PDP-11 Live CD running Zork

  Live CD image with Zork
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By popular demand, here is a PDP-11 Live CD that is configured to auto-run the 'Dungeon' game (aka Zork) in a PDP-11 emulator.  Well OK, when I say 'popular demand' I mean that a colleague of mine mentioned it in idle conversation...

I got the game files from here: http://www.dbit.com/pub/pdp11/rt11/games/

And if you don't know about the historic computer game of Zork, I suggest you have a read on wikipedia: http://en.wikipedia.org/wiki/Zork.

Improved PDP-11 Live CD

  Live CD image
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The previous PDP-11 Live CD that I made is great, but it only works with IDE CD-ROM drives, so you cannot use it if you have a SATA or USB CD-ROM.  Which is a shame.  So I wanted to make a version that doesn't rely on having CD-ROM drivers for DOS, since it's unlikely that I'd be able to support all of the different types of drive.  I have tried to get my external USB CD-ROM drive to work under DR-DOS and found that I couldn't make it go.

So, for a few days I have been struggling to create an "El Torito" hard disk image, so that I could make a CD bootable version of a hard disk.  I haven't gotten it to work yet.  I even tried this (twice actually) by taking the HxD hex editor to an ISO file.  I've given up for the time being, but I'll probably come back to it.

However, I can get floppy disk "El Torito" images to work perfectly, including the 2.88 Mb variety.  That's how I got the previous Live CD to start (but I was only using a 1.44 Mb image that time).  So with a bit of lateral thinking I realised that my PDP-11 disk compresses quite well.  So I went off an got an UNZIP program for DOS, from here ... or to be specific, I downloaded unz600x3.exe from: ftp://ftp.info-zip.org/pub/infozip/msdos/.

This means that I can fit DR-DOS into a 2.88 Mb floppy image along with a compressed copy of the PDP-11 emulator and disk.  Since everything is inside the 2.88 Mb image, we don't need to load CD-ROM drivers in DOS.  It means that this bootable ISO will work with SATA and USB CD-ROM drives, it doesn't need the drivers since it's all done by the BIOS and the magic of El Torito.  Cool.

PDP-11: RT-11 Live CD with Basic-11

  Live CD image
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[NOTE: I have since made a better version here.]

This ISO image of a bootable CD is the combination of two different threads I have been working on: how to make bootable CDs and how to set up RT-11 with Basic in SIMH, the PDP-11 emulator.  This CD only works if you have an IDE CD-DROM drive though.

So I took the bootable CD image that I had already made and added SIMH for MS-DOS.  Then I added my RT-11 / Basic-11 disk image.  I set SIMH to start up automatically from a 16Mb RAM disk.  It all seems to work. It is pretty fast in comparison to a real PDP-11!  Because it is running from a DOS RAM disk, you get read/write access under RT-11 (until you switch the power off).  But it does mean that you can't mess it up since you get a clean install each time you boot the CD. Oh, and if you're looking for a manual on Basic-11 I've posted some stuff here.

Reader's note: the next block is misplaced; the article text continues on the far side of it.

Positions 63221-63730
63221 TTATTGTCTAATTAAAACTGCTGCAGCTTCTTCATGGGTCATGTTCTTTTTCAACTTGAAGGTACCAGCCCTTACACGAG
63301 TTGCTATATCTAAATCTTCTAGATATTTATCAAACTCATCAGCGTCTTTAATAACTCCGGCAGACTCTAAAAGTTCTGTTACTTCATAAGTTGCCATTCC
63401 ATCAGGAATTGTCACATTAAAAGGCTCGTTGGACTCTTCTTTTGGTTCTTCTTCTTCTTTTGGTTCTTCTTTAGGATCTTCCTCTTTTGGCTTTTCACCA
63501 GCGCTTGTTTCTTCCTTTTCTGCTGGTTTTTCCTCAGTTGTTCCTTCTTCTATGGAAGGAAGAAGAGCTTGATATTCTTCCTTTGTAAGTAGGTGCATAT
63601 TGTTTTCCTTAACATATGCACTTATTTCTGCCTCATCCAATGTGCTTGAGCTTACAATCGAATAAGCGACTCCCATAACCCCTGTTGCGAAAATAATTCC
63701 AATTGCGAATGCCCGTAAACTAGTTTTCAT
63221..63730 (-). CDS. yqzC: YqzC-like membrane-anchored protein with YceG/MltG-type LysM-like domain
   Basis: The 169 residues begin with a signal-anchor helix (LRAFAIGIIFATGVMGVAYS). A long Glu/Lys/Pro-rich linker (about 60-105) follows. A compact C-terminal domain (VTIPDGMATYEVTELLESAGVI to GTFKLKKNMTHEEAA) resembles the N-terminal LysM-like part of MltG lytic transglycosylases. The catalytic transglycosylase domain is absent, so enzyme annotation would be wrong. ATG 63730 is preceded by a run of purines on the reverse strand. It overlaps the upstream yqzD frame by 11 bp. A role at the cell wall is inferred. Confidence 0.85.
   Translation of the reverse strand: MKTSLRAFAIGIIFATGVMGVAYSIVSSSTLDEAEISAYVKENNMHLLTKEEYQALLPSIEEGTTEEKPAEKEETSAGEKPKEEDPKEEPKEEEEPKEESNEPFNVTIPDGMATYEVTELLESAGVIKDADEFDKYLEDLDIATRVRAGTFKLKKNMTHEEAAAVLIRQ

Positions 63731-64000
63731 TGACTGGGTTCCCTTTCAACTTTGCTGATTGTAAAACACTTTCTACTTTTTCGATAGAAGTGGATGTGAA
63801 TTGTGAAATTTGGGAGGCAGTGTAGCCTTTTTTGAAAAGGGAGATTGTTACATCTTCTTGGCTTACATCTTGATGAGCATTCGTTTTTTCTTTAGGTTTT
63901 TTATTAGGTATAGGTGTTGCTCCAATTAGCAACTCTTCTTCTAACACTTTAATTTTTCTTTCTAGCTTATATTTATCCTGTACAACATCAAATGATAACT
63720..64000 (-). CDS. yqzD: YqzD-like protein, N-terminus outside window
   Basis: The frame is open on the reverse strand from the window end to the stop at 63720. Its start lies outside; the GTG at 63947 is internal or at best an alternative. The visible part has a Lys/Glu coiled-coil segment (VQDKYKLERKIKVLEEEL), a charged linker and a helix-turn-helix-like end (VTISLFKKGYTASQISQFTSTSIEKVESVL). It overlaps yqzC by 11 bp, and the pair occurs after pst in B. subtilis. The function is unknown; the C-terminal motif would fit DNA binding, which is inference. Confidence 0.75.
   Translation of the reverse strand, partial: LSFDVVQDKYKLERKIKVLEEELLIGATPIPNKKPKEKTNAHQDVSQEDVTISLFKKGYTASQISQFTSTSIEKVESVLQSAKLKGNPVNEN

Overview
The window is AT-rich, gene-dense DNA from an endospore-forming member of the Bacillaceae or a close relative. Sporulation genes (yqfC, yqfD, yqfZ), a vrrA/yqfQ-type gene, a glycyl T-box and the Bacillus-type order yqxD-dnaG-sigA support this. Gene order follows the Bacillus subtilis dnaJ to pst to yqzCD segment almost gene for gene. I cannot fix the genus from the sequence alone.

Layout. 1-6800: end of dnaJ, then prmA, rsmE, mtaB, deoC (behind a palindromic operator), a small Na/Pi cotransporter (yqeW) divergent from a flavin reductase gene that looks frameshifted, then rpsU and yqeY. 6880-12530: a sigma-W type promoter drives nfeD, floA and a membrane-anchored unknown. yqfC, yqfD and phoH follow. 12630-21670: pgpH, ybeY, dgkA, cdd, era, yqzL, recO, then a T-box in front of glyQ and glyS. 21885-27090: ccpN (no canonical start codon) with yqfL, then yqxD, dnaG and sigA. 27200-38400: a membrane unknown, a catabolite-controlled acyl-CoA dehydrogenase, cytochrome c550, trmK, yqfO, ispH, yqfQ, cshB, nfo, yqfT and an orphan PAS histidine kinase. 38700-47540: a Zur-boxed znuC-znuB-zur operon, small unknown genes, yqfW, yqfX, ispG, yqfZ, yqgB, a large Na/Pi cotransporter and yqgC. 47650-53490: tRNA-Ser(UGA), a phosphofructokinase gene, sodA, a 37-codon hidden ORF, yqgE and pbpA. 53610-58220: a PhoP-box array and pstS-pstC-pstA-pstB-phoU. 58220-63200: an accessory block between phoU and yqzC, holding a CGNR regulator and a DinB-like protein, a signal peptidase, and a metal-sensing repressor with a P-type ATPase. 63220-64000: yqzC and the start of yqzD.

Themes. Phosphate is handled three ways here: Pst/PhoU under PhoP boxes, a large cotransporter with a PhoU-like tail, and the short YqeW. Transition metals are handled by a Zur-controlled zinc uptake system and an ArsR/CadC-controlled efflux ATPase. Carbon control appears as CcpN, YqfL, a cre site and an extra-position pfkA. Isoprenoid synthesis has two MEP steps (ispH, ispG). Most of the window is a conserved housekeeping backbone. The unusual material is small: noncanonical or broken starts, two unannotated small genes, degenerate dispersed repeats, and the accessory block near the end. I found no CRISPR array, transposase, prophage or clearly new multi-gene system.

So... if you'd like to have a play with an ancient operating system, give it a try.  Burn the ISO to a CD or boot it directly in Virtual PC or VirtualBox.  I've tried it with as little as 32Mb RAM, and it works fine. When I get time, perhaps I'll do an ancient Unix Live CD as well.

PDP-11 on DR-DOS/OpenDOS

I have been busy trying to get the Ersatz-11 emulator to run on DR-DOS, which seems to work OK (more about that another time).  Then I decided to try getting the whole thing to boot from CD.  This would give me a PDP-11 Live CD.  Anyway, whilst having a rummage round in my pile of old junk hardware I found a motherboard given to me by my friend James.  It has 32Mb RAM on board and a 200MHz AMD K6 processor.  I don't have any IDE hard disks, but I do have an old CD drive.  So I started wondering if I could turn this lot into a PDP-11.  This is the machine on the bench:

AMD K6 motherboard

So the next thing to do was to see if it boots, so I tried a linux CD I had lying around:

Booting linux on the AMD K6

...which works a charm.  So the next thing was to try my PDP-11 live CD.  Guess what?  It only works:

PDP-11 live CD in action

This is sooo cool.  You can see I'm running my ASCII mandelbrot program in celebration.  In fact, this is so cool that I've gone and bought a brand new Intel D410PT motherboard and I intend to rig it to run as a PDP-11.  I expect that will fly.  I will use a solid state disk and have old software running on new hardware.  In the meantime this AMD K6 based prototype easily outperforms my real PDP-11/53.